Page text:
State won’t budge on having two Route 9 multi-use paths in Hadley project

  • Route 9 in Hadley GAZETTE FILE PHOTO

Staff Writer
Published: 3/5/2021 10:12:10 AM

HADLEY — State officials remain committed to having multi-use paths for bicyclists and pedestrians on both sides of a reconstructed Route 9 between Hadley center and the shopping malls.

Despite an appeal from the Select Board to remove one of these 8-foot-wide paths from the $25 million project, state Department of Transportation employees told the board Wednesday that both shared paths are necessary in the project that is expected to go out to bid in September.

DOT District 2 Project Development Engineer Richard Masse said all construction work on highways in the state needs to comply with the 2008 Global Warming Solutions Act. That Massachusetts law, focused on climate change, requires that transportation by means other than automobiles be offered as part of projects as a way to get statewide greenhouse gas emissions levels in 1990 cut by 80% by 2050.

The latest plans for the 2.4-mile-long stretch of road show three 11-foot vehicle travel lanes — one in each direction and a dedicated turn lane — with narrow shoulders to reduce the speeds of vehicles, and protection for the multi-use path with a 6½-foot green buffer and curb.

While the Select Board has suggested people use the Norwottuck Rail Trail as much as possible, Masse said that is not a suitable substitute for the multi-use paths, as it doesn’t provide access to all businesses and homes along the corridor, even with some spurs from the rail trail.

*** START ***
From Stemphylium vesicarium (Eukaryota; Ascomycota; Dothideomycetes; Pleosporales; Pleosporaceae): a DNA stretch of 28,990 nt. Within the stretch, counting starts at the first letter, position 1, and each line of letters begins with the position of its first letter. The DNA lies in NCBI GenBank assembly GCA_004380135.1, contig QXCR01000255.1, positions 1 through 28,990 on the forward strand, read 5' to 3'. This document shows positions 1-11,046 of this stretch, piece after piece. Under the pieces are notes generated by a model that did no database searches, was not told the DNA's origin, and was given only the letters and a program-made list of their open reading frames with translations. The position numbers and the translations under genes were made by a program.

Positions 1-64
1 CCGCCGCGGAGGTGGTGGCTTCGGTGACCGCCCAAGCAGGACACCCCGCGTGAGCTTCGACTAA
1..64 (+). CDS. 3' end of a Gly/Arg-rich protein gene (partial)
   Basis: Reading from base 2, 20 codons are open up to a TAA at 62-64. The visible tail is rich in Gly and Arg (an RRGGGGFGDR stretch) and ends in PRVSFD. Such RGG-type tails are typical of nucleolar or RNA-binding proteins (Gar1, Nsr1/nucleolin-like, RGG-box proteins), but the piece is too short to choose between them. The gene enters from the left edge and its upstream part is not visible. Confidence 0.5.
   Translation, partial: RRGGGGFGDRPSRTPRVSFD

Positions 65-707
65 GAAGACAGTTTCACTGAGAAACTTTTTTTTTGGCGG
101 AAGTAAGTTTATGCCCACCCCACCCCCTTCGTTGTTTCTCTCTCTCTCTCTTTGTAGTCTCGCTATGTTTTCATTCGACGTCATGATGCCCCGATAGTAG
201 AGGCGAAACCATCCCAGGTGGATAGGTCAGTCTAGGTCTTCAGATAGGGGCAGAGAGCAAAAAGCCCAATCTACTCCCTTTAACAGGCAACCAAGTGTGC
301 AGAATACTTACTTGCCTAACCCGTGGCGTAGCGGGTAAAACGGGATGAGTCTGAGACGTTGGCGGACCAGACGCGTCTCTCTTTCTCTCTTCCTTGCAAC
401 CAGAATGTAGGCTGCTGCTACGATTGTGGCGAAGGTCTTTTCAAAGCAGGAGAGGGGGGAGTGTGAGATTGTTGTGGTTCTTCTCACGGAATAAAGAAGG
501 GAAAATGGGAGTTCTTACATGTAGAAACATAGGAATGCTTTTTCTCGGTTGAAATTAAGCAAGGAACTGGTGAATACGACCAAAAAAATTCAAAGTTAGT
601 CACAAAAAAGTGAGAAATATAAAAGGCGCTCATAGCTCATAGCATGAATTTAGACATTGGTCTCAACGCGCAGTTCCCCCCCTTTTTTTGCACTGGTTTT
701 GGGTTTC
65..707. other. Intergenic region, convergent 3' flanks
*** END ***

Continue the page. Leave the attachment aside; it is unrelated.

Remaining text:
Select Board member Joyce Chunglo said she is worried for the safety of people who might use the new path. “I’m distressed about that,” Chunglo said.

Chunglo also sees too much pavement in the project, even with just one vehicular travel lane in each direction.

“I just think having 8 feet on both sides of the main road is an astronomical amount of land that you’re taking for bikes and walking to go up Route 9,” Chunglo said.

Erik Kristensen, supervisor of rights-of-way for DOT Districts 1 and 2, said he has spoken to several property owners on Route 9 who like the two multi-use paths, observing that customers at an automobile service shop wouldn’t be confined to the waiting room and pedestrian access to an ice cream stand will be easier.

“In the end, they understand it will be a good system,” Kristensen said.

The project is likely to begin with a long-simmering debate unresolved between the Select Board and the state over the responsibility of winter maintenance of the sidewalks on Route 9, many of them built in recent years by the state.

In another change that will affect how people commute through Hadley, and the board’s efforts to have those traveling between the University of Massachusetts and Interstate 91 stay on Routes 9 and 47, the board voted to have Department of Public Works Director Chris Okafor place three speed tables and post new 25 mph speed limit signs on North Lane.

This will likely be in place along the shortcut between Amherst and Northampton when winter weather ends. Warner Brothers of Sunderland is supposed to handle the work.

Previously, the board advocated that the “no turn on red” signs from Route 47/Middle Street onto Route 9 be removed. Those signs have since been taken down.


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